College students are working more than they used to. According to a piece by Laura Perna in Academe:

The share of full-time, traditional-age undergraduates working fewer than twenty hours per week has declined during the past decade (to about 15 percent in 2007), while the number working between twenty and thirty-four hours per week has increased (to about 21 percent in 2007). Today nearly one in ten (8 percent) full-time, traditional-age undergraduates is employed at least thirty-five hours per week.

This is probably not the best development in terms of learning. Most professors and college administrators recommend that students work at regular paying jobs for 10-15 hours a week. That level of work helps students with time management and developing priorities. Students who work more than that have trouble getting all of their schoolwork done.

While an earlier piece about college work got a number of journalists excited because students appeared to be straight-up lazier than in past years, it looks like students may be spending less time on schoolwork and more time on actual work.
It’s a little hard to tell why students are working more. According to the piece:

As College Board policy analyst Sandy Baum argues in a 2010 collection of essays… Understanding the Working College Student: New Research and Its Implications for Policy and Practice, while some of these students are awarded “work” as part of their financial aid package, other students either do not receive work-study funding or find such awards insufficient to cover the costs of attendance.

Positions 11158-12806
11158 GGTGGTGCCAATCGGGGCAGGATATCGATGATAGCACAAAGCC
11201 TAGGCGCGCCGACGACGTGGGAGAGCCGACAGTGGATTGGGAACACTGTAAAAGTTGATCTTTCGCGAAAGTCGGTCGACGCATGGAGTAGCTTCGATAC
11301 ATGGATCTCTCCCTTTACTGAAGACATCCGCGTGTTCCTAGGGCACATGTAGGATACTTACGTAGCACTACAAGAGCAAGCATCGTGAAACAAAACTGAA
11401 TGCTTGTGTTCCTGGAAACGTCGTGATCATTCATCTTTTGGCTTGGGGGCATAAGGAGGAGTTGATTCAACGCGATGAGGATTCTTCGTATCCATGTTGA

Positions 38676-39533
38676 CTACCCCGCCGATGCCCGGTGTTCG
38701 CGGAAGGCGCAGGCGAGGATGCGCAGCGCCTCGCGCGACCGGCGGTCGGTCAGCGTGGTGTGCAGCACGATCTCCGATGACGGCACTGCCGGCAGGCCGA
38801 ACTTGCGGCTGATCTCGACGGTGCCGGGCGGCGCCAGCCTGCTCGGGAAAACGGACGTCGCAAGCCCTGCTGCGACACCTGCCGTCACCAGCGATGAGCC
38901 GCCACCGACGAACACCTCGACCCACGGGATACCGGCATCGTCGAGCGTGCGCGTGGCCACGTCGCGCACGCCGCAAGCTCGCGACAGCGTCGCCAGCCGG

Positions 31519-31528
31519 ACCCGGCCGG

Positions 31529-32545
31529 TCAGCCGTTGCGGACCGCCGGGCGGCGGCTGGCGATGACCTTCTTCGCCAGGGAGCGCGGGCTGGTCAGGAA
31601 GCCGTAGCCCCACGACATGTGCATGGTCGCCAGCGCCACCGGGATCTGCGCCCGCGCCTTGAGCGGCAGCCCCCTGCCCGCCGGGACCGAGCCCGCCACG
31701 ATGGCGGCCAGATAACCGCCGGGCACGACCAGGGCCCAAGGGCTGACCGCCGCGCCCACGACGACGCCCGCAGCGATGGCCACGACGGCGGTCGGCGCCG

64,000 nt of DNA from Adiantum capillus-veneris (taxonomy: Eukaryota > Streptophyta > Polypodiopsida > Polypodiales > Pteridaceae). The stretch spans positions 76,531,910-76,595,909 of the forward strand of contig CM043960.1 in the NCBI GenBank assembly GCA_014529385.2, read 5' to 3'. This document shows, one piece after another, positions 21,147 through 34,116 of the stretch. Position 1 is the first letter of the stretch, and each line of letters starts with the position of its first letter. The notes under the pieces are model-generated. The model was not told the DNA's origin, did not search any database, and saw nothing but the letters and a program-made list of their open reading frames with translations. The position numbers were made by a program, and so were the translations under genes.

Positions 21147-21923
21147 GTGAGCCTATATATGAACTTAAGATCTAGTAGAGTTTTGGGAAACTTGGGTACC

The importance of this is a little unclear. While it does make sense that students are working more because college is more expensive—and financial aid is not generous enough—the evidence of this is still pretty weak.

But this increasing work certainly doesn’t seem like a good thing for American college students.

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Daniel Luzer is the news editor at Governing Magazine and former web editor of the Washington Monthly. Find him on Twitter: @Daniel_Luzer